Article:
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To a Schoolgirl in America: Writing Advice from C. S. Lewis


I was browsing my copy of Letters of C. S. Lewis (a British first edition, of course!)  and happened upon this little gem. Those of us who write would do well to heed this advice—especially the part about not listening to the radio, for which we should substitute Netflix, Facebook, and bingeing on podcasts. It’s not that those things are necessarily bad, but if you’re going to indulge in them you forfeit your right to ever complain about not having time to finish your book. I’m preaching to myself here, of course.

I also had a hard time with number seven, because computers.

On with the list!


TO A SCHOOLGIRL IN AMERICA, who had written (at her teacher’s suggestion) to request advice on writing.


14 December, 1959

It is very hard to give any general advice about writing. Here’s my attempt.

  1. Turn off the Radio.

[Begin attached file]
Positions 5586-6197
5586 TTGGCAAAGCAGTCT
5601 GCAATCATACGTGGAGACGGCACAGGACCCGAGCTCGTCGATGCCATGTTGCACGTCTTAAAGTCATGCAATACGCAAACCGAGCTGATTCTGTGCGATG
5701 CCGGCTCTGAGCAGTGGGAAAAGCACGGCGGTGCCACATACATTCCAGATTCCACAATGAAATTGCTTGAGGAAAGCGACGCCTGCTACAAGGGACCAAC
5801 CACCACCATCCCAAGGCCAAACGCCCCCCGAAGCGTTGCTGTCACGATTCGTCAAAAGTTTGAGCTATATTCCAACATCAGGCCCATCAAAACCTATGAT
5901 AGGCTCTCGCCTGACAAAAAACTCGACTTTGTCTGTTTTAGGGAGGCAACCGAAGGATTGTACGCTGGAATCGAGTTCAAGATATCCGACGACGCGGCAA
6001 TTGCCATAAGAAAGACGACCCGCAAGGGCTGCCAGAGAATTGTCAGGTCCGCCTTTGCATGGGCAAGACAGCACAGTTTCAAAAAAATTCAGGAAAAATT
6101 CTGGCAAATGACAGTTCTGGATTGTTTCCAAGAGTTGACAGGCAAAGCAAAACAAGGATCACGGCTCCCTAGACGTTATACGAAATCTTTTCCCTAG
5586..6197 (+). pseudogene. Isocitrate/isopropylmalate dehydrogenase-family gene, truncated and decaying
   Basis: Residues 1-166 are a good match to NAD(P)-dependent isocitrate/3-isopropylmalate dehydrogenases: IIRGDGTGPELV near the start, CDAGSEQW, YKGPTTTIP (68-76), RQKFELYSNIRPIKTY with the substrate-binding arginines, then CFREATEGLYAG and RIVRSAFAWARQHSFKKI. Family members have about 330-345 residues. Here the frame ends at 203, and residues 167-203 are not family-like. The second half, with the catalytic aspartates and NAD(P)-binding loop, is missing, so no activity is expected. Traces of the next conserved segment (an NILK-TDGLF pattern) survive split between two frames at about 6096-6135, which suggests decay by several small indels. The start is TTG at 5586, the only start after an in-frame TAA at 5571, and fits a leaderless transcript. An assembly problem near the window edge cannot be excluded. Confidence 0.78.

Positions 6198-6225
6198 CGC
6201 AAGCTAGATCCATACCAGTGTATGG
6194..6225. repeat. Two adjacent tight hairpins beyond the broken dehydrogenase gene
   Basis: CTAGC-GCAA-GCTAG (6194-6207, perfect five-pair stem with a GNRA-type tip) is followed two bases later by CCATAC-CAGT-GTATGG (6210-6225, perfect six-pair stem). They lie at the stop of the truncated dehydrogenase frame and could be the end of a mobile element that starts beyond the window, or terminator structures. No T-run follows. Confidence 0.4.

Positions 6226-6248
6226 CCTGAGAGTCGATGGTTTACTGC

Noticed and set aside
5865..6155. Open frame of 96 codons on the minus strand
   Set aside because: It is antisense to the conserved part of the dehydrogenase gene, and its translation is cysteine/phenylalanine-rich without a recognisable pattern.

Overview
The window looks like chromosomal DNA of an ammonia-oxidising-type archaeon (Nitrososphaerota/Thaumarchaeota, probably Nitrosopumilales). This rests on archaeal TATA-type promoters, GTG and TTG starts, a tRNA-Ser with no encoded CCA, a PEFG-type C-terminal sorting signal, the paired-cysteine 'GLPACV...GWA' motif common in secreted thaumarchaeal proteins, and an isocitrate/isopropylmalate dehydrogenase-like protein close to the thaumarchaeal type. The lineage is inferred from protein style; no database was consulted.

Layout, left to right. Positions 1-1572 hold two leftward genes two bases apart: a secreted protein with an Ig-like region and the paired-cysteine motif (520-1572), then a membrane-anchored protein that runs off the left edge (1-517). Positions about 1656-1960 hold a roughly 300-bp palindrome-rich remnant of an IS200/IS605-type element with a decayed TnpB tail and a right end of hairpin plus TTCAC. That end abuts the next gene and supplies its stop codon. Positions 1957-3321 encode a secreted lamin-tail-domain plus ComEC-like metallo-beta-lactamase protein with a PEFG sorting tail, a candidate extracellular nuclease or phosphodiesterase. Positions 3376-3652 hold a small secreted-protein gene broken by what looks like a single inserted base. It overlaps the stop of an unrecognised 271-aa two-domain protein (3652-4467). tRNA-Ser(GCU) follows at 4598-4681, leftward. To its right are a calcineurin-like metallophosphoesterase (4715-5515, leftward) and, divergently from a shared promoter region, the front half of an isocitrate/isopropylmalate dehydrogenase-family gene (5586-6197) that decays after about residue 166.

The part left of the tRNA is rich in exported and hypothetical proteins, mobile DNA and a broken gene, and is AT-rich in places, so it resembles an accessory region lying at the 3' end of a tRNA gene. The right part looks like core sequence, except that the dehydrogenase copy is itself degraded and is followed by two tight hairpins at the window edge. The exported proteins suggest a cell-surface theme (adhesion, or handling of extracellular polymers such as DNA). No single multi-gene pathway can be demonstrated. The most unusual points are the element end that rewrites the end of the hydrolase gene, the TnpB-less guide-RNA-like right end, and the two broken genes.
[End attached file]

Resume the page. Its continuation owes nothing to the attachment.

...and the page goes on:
2. Read all the good books you can, and avoid nearly all magazines.

  3. Always write (and read) with the ear, not the eye. You should hear every sentence you write as if it was being read aloud or spoken. If it does not sound nice, try again.

  4. Write about what really interests you, whether it is real things or imaginary things, and nothing else. (Notice this means that if you are interested only in writing you will never be a writer, because you will have nothing to write about. . . .)

  5. Take great pains to be clear. Remember that though you start by knowing what you mean, the reader doesn’t, and a single ill-chosen word may lead him to a total misunderstanding. In a story it is terribly easy just to forget that you have not told the reader something that he wants to know—the whole picture is so clear in your own mind that you forget that it isn’t the same in his.

  6. When you give up a bit of work don’t (unless it is hopelessly bad) throw it away. Put it in a drawer. It may come in useful later. Much of my best work, or what I think my best, is the re-writing of things begun and abandoned years earlier.

  7. Don’t use a typewriter. The noise will destroy your sense of rhythm, which still needs years of training.

  8. Be sure you know the meaning (or meanings) of every word you use.

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